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    Flame Retardants

    Borates have made their debut in various materials (timber, cellulose insulation, PVC and textiles) for flame retardancy. Boron suppresses combustion by sealing the surface of the burning material and blocking its contact with oxygen. Zinc borate is used in plastic materials while soluble borates such as boric acid, borax pentahydrate and borax decahydrate are used in cellulosic agents. These agents are natural fibres such as wood, plywood, wood fibre, paper and cotton.

    Borax pentahydrate and boric acid are employed for cellulosic insulation. These products are used for improving energy efficiency, preventing the growth of fungi and other microorganisms and enhancing flame-proof character of the material.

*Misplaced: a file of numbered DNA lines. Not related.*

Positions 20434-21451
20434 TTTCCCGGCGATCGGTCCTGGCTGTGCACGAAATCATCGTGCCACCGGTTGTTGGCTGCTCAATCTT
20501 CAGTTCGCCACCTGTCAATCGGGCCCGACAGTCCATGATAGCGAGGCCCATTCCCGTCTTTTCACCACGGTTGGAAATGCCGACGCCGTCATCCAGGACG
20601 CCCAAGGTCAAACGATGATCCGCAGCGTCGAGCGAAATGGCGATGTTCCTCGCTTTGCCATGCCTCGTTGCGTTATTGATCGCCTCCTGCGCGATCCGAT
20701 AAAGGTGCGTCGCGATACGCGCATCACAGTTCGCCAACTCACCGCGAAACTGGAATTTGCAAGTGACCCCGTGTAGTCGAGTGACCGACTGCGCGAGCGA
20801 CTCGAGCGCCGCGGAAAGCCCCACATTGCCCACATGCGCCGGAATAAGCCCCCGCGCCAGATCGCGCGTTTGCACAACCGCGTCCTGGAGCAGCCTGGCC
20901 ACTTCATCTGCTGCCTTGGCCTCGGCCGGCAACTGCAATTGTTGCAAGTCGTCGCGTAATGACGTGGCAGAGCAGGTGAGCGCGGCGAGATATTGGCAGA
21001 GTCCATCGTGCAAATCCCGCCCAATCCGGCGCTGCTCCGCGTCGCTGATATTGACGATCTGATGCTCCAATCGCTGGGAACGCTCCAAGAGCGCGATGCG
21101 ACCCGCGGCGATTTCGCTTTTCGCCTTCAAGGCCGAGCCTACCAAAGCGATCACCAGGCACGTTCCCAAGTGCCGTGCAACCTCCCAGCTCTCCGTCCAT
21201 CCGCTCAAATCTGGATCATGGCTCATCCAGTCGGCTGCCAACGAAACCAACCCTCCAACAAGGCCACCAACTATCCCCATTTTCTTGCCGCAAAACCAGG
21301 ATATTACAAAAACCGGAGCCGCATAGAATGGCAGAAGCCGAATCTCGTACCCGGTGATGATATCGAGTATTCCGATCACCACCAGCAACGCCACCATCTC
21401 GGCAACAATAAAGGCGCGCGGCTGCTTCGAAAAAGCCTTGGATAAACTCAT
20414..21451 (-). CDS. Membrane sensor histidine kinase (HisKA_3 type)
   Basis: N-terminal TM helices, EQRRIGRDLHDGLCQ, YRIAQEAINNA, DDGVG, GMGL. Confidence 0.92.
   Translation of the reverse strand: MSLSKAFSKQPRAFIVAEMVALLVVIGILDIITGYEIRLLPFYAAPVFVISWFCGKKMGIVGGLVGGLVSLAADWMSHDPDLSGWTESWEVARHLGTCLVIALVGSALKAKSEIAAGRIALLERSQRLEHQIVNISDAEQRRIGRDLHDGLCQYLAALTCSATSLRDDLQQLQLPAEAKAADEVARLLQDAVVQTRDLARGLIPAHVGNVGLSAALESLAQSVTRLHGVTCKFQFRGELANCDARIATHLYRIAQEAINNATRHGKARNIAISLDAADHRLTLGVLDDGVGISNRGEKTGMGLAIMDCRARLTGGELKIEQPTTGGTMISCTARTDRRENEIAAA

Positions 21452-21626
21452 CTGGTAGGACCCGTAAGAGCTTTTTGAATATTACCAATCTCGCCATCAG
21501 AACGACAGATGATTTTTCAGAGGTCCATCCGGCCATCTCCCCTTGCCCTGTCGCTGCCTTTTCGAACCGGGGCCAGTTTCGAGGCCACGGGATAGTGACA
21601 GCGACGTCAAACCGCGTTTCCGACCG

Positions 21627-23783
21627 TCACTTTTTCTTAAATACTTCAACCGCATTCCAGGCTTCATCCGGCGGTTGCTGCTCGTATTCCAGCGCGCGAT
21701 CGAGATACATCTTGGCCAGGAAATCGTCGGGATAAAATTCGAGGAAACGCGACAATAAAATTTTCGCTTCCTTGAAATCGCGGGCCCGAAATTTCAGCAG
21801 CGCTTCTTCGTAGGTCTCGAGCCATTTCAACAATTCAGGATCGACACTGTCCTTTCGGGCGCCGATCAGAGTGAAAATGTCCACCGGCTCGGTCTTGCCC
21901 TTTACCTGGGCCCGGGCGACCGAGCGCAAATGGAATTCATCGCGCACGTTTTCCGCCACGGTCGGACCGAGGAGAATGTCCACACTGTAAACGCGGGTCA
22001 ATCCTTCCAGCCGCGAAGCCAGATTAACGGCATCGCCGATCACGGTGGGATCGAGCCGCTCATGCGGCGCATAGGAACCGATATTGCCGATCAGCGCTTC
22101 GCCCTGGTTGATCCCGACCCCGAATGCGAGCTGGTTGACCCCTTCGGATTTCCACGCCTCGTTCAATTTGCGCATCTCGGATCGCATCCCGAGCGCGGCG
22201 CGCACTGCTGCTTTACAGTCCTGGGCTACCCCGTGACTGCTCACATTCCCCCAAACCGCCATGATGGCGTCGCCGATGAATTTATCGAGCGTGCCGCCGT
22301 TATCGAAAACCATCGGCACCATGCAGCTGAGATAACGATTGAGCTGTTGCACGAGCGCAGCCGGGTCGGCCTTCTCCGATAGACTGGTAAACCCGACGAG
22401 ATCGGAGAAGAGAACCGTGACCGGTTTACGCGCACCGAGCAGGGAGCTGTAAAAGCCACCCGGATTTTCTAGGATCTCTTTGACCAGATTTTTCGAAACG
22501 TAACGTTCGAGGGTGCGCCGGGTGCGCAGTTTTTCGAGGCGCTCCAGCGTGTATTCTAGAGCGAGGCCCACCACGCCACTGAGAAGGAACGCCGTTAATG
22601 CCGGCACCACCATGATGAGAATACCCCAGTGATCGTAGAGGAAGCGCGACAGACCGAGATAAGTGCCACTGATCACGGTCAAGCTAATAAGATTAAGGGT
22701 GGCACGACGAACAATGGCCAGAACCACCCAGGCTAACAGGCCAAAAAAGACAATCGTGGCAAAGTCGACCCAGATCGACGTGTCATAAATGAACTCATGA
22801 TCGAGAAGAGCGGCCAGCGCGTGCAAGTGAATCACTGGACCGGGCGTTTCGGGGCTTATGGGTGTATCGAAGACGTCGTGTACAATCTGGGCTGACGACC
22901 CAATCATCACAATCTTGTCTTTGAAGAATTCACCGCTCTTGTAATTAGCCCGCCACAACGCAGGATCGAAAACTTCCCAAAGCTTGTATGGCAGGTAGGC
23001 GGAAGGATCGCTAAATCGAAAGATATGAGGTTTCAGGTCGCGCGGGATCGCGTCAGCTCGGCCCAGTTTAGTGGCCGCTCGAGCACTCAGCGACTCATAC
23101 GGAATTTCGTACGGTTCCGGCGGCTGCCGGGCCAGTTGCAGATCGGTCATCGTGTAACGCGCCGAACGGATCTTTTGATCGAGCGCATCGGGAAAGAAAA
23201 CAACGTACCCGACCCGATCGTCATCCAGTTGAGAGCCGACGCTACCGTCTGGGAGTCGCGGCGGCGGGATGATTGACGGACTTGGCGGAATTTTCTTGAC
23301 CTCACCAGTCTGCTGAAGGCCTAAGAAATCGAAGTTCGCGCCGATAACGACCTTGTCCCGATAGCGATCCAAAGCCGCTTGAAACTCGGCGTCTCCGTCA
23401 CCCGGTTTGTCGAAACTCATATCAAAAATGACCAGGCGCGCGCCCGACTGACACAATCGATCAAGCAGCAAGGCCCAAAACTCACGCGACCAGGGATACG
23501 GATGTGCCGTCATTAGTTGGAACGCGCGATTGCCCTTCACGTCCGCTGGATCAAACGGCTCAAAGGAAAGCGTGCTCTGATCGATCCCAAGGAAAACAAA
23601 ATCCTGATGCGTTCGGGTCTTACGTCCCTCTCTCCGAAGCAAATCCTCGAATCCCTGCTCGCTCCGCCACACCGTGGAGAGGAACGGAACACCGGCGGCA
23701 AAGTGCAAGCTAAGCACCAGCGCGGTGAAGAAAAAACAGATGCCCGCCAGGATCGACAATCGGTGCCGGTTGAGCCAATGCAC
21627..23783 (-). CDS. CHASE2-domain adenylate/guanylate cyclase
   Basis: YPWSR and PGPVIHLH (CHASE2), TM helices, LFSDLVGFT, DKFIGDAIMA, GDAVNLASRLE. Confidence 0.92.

Zinc borate, barium metaborate, boron phosphate and ammonium fluoborate constitute the main boron compounds employed as flame-retardants for PVCs. HCl is released during PVC combustion. When zinc borate is doped as flame retardant to PVC, the gas reacts with non-volatile zinc and boron compounds, preventing the release of hazardous gases.

    Though borax and boric acid are useful flame retardants in textile, washing-off from the product is a problem as they are soluble in water.
    Disodium octaborate tetrahydrate is a successful solution for the long-term protection of wood from fungi and pests. This agent can conveniently be applied to timber by spraying, painting or pressure without any special measure.